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GMBS3 1910 : 1910 | LUBL5B 590 : 5 | LUBP2 1100 : 40 | LUBP3 1020 : 20 | LUBP4 780 : 10 | LUBP5A 630 : 10 | LUFRA2 930 : 10 | LUFRA5B 455 : 35 | LUFRA5C 360 : 10 | LUSD5A 580 : 90 | LUSD5B 550 : 11 | LUSD5B 500 : 10 | LUSD5C 460 : 30 | LUWG5B 490 : 10 | LWSD3 1050 : 0 | UBL5 1090 : 25 | UFRA9 990 : 10 | UFRAUG 980 : 5 | UHRA6 1480 : 40 | UJMA7 1035 : 10 | UJMB5 1065 : 25 | UJMB6 1050 : 5 | UJMB7 1035 : 9 | UJMB8 1030 : 20 | UJMB9 1012 : 12 | UKF6 1090 : 0 | USDB8 1025 : 150 | UYCB6 1090 : 15 | UYCB7 1070 : 10 | WSDB3 1380 : 30 | WSDB4 1320 : 20 | WYCA3 1410 : 10 | FWPA4 1430 : 20 | FWPA5 1400 : 10 | RWPA5 1600 : 20 | RWPA5 1600 : 70 | RWPALG 1450 : 100 | RWPALG 1320 : 100 | RWPALG 1438 : 12 | WHGS2 4010 : 10 | WHGS2 4000 : 80 | WHGS3 3950 : 50 | WHGS3 4000 : 0 | WHGS3 4000 : 70 | WHGS4 3950 : 100 | WWSS3 3800 : 100 | WWSS4 3840 : 10 | WWSS5 3800 : 30 | WWSSUG 3700 : 40





A new way of doing business. In the land where Arabica coffee has been cultivated indigenously for longer than anywhere in the world, the very large majority of the finest Ethiopian coffees is produced by very small farmers, mostly unaware of the market premium their coffees deserve. Because these farmers lack the means and knowledge to directly access the international market, they are not likely to gain from the value potential of their coffee, and thus transform their livelihoods and sustainably grow out of poverty. At the same time, as the specialty coffee segment grows rapidly, more discerning consumers increasingly demand not only quality in the cup, but traceability of the coffee to the grower, to the geographic origin, or to the environmental or socio-economic attributes that the coffee may possess. The Ethiopia Commodity Exchange (ECX), established in 2008 to bring order, efficiency, transparency, and integrity to Ethiopia’s agricultural markets, is proud to announce an innovative approach to closing the real gap between producers of very special coffees and buyers interested in tracing these coffees to their origin: Direct Specialty Trade (DST). DST combines the advantages of the organized marketplace with full traceability to the producer and geographic origin and any attributes or certifications that raise the market value. DST guarantees that the producer receives 85% of the FOB sale price.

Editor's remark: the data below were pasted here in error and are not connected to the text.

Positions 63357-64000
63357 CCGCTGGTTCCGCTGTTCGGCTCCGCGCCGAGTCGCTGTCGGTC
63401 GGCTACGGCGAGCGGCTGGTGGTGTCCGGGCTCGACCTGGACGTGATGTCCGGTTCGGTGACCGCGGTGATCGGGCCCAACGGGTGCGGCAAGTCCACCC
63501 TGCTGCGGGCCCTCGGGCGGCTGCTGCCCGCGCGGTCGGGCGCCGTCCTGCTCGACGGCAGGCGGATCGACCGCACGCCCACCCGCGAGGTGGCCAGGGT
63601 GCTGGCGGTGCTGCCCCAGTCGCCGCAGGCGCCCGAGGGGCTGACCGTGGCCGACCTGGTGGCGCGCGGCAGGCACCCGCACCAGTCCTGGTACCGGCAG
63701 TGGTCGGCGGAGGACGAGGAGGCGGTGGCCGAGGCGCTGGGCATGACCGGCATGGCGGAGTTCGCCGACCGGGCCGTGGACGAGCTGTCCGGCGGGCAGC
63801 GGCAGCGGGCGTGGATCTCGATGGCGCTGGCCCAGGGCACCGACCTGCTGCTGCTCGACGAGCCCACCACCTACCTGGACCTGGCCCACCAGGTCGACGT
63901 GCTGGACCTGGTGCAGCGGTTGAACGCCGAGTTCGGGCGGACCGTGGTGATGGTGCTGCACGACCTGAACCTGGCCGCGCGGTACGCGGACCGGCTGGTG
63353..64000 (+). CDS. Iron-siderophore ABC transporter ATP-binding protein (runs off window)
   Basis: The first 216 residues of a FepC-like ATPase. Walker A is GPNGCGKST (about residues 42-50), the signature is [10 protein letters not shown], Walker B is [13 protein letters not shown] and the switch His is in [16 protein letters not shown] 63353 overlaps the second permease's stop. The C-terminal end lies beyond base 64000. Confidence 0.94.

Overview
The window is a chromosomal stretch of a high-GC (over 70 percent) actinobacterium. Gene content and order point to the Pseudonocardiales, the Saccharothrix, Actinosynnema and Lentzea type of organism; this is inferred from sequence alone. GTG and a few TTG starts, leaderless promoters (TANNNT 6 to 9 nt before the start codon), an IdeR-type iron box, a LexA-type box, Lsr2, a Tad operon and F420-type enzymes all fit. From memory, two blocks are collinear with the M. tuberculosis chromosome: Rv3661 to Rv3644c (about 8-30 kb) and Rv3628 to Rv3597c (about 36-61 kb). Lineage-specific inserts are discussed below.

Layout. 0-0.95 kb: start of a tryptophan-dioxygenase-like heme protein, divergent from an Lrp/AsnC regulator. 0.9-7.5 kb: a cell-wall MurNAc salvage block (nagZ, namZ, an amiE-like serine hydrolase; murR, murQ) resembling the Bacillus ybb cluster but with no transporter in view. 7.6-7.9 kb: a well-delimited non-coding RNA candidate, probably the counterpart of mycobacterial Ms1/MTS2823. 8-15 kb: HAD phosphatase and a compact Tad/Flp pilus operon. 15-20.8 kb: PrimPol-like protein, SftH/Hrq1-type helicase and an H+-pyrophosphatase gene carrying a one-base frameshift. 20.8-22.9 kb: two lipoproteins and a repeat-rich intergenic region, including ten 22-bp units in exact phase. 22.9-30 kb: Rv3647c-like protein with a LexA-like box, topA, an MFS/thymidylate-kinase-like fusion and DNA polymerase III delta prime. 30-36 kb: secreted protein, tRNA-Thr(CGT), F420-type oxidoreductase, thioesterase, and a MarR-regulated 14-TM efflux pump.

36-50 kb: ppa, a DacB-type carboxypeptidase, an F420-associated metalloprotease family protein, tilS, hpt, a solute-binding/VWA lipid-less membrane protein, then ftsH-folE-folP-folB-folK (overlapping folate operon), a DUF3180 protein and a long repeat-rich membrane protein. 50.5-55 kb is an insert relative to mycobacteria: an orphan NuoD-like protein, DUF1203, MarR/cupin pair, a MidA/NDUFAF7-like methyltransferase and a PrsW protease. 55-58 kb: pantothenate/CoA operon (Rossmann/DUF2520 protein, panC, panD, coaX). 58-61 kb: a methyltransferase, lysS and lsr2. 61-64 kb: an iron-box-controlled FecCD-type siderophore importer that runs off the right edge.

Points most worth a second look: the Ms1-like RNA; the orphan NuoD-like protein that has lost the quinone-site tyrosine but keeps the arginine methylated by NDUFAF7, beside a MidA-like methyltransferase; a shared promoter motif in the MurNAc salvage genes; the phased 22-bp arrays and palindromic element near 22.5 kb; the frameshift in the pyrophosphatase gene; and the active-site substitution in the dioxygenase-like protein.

The DST approach relies on:
  • Quality certification of coffees produced by primary cooperatives, cooperative unions, or commercial growers, using the ECX Specialty Q Arrival grading system;
  • Identity-preserved inventory management of these coffees;
  • Price discovery through a monthly DST bidding session between qualified growers and pre-registered international buyers, on a lot by lot basis;
  • Engagement of export service providers responsible for export preparation and exporting services on behalf of the grower; and,
  • Market data dissemination of prices and volumes and contract performance to provide transparency to all.
DST heralds a new era for Ethiopian specialty coffee. DST is about empowerment and sustainability, based on transparency, partnership, and reliability.  DST combines traceability to the smallest unit of production, the Ethiopian smallholder coffee farmer, to the big business of the global supply chain where reliability and quality and certification are the key drivers.  DST offers a win-win-win in three dimensions:  a win for farmers who can reach the marketplace directly, a win for buyers who seek sustainable ways to source high-quality supply, and a win for the market, where integrity of the product and the transaction is maintained.

The first DST bidding session will take place February 17, 2010 in Addis Ababa.  A catalog of coffees available for sale shall be posted on the ECX website on January 28, 2010 along with an order form to request samples on a purchased basis (USD 10 per 250 grams, reimbursable to the producer).